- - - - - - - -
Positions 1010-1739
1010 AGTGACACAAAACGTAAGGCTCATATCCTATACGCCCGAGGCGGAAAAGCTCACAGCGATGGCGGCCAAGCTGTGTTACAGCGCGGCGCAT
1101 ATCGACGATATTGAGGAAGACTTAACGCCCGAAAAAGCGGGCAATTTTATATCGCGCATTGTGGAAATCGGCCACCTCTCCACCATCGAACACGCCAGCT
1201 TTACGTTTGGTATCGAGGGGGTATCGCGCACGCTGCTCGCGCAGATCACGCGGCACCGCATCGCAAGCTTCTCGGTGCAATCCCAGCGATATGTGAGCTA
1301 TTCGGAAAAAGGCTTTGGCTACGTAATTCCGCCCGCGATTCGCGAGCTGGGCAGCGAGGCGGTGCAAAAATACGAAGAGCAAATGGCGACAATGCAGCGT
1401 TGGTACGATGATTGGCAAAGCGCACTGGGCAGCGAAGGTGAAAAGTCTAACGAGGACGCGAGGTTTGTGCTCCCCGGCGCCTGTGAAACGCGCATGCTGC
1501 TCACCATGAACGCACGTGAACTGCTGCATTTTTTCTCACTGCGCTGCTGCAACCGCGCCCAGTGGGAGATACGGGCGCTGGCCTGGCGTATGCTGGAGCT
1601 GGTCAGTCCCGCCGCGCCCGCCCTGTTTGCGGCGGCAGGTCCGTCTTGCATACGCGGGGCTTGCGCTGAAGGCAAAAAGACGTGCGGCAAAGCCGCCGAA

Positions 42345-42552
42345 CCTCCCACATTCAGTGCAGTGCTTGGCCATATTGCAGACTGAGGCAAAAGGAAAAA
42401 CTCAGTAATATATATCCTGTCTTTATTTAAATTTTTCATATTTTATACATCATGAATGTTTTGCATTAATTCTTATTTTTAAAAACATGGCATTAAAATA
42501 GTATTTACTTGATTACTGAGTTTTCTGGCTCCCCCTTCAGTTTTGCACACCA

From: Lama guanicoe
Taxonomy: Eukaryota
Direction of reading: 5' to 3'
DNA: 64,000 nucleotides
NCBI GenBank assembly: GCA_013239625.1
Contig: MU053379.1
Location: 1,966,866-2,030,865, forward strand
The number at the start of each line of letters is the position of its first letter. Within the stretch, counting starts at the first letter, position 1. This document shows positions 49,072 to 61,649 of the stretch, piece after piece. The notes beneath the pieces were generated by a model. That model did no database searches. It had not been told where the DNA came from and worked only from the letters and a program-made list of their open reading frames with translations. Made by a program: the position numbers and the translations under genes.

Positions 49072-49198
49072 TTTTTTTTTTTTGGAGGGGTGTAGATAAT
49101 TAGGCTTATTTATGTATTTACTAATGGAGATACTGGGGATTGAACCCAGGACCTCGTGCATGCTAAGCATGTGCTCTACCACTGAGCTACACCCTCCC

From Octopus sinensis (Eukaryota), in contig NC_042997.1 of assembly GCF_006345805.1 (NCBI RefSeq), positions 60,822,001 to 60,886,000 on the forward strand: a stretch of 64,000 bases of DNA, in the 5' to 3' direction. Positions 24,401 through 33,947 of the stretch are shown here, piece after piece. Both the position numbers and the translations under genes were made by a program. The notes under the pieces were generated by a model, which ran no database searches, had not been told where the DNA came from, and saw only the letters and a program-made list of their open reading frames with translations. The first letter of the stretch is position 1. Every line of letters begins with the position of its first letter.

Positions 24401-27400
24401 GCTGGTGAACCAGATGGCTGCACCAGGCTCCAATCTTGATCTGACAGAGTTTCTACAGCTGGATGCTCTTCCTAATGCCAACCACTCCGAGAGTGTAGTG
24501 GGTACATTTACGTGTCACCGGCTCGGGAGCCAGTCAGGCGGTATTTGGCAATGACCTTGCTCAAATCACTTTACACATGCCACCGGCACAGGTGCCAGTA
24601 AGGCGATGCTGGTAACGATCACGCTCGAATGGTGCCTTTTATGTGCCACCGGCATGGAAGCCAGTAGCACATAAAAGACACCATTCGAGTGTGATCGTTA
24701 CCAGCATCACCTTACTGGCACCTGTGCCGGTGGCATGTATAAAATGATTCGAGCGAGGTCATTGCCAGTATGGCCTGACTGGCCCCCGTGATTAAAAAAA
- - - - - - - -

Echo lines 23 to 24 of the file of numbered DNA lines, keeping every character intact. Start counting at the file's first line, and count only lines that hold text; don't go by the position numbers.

49101 TAGGCTTATTTATGTATTTACTAATGGAGATACTGGGGATTGAACCCAGGACCTCGTGCATGCTAAGCATGTGCTCTACCACTGAGCTACACCCTCCC

From Octopus sinensis (Eukaryota), in contig NC_042997.1 of assembly GCF_006345805.1 (NCBI RefSeq), positions 60,822,001 to 60,886,000 on the forward strand: a stretch of 64,000 bases of DNA, in the 5' to 3' direction. Positions 24,401 through 33,947 of the stretch are shown here, piece after piece. Both the position numbers and the translations under genes were made by a program. The notes under the pieces were generated by a model, which ran no database searches, had not been told where the DNA came from, and saw only the letters and a program-made list of their open reading frames with translations. The first letter of the stretch is position 1. Every line of letters begins with the position of its first letter.